Magazine article Public Finance

HS2 Chief Predicts Transport Plan Will Bring Private Money

Magazine article Public Finance

HS2 Chief Predicts Transport Plan Will Bring Private Money

Article excerpt

High Speed 2 rail chief Sir David Higgins has raised the prospect of increased private investment in the UK's transport system, as part of a 30-year government plan to develop economically vital connectivity.

Speaking to Public Finance, Higgins, who chairs the government-owned company developing the line, said a national transport strategy is needed to avoid the 'stop-start' investment in rail, road and other infrastructure of recent decades.

He pointed out that other countries have long-term plans to develop economic infrastructure, but in the UK funding is provided on an ad hoc basis for individual projects. That funding pattern extends to HS2, which will run from London to Birmingham and, later, on to Manchester and Leeds.

HS2 Limited will need to negotiate with the new government after next May's election to secure funding from the Spending Review, expected next year, as well as working towards indicative settlements until 2025, Higgins said.

'We don't have a national transport strategy, we have a budgeting process - a high-level output specification which comes through to control periods [fouryear funding deals with agreed projects] for Network Rail,' he told PF. 'The Highways Agency don't have that, they have an annual budget.'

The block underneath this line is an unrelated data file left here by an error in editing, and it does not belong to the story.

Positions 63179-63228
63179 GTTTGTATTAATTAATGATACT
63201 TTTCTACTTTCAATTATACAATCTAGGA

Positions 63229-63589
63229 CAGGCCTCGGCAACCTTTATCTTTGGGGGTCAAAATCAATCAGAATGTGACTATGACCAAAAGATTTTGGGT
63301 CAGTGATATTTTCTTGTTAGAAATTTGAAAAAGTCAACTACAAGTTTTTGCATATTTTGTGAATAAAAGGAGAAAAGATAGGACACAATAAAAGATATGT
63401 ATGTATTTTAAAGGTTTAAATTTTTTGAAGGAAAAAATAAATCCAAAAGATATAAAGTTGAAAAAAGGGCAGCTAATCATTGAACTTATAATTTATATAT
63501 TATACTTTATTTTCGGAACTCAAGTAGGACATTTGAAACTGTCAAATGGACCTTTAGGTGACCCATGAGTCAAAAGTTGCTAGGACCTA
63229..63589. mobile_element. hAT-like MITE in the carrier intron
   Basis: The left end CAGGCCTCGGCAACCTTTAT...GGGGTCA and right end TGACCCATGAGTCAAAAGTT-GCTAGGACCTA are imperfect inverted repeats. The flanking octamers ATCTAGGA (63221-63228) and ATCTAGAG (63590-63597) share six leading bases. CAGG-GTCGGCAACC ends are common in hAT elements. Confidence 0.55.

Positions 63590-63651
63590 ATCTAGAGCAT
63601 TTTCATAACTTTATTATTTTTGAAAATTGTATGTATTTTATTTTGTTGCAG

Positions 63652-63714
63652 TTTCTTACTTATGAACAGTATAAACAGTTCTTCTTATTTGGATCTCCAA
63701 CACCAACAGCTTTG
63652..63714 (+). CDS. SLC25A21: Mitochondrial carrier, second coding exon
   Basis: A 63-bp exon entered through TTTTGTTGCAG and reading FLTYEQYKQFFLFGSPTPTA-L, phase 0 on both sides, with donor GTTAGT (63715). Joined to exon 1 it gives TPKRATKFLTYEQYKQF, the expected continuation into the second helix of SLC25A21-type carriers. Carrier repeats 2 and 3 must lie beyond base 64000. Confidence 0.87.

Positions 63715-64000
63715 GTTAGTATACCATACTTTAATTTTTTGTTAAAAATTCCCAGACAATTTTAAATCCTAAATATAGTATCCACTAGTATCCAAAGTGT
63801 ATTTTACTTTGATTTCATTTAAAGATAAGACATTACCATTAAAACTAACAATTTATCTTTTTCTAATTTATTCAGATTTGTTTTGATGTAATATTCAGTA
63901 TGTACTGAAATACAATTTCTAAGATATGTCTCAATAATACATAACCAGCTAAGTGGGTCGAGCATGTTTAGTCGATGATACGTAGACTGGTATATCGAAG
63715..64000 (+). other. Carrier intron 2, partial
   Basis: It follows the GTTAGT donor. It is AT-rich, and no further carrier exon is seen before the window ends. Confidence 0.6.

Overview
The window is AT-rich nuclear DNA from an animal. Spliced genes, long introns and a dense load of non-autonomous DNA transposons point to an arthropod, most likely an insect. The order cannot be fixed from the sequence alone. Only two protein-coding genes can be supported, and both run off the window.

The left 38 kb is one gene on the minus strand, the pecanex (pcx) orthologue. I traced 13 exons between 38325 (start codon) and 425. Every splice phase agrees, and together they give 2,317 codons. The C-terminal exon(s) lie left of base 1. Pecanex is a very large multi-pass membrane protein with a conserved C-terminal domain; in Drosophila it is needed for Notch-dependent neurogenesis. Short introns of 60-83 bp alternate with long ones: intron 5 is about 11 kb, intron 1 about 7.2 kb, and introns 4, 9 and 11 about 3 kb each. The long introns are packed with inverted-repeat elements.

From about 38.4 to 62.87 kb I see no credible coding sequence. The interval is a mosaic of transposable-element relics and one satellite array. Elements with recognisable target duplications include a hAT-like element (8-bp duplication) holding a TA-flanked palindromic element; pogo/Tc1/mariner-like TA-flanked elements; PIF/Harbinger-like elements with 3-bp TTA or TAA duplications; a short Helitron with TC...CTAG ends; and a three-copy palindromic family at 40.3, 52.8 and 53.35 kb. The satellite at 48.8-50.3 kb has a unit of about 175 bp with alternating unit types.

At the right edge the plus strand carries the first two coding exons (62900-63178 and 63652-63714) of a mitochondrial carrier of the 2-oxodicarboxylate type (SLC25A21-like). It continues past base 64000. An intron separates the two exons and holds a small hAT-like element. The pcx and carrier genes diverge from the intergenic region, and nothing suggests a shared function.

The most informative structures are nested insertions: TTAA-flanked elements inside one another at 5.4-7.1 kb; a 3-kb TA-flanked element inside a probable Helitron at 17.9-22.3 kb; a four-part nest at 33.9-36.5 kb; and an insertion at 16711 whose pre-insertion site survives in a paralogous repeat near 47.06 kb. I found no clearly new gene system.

In his latest report for government, Rebalancing Britain: From HS2 towards a national transport strategy, Higgins called for the One North plan, developed by five northern cities to improve the connectivity of the region, to be built into a government-backed transport plan. Improved connectivity on key trans-Pennine routes would form part of a more strategic approach to transport.

T used the example of the highways and having had a plan from 1938 about how the highways are goingto work, so it makes sense to have a plan for railways. And if you do have a plan, that means that the public can understand where everything fits together.

'It's actually much more efficient if you have a long-term plan. Manufacturers will base themselves here, skills will develop, when you can say this is what we're goingto do for the next 30 years,' he told PF.

'We can't have the luxury of not having a proper infrastructure plan - we don't want insufficient broadband or energy generation capacity or distribution or transport to hold the country back. …

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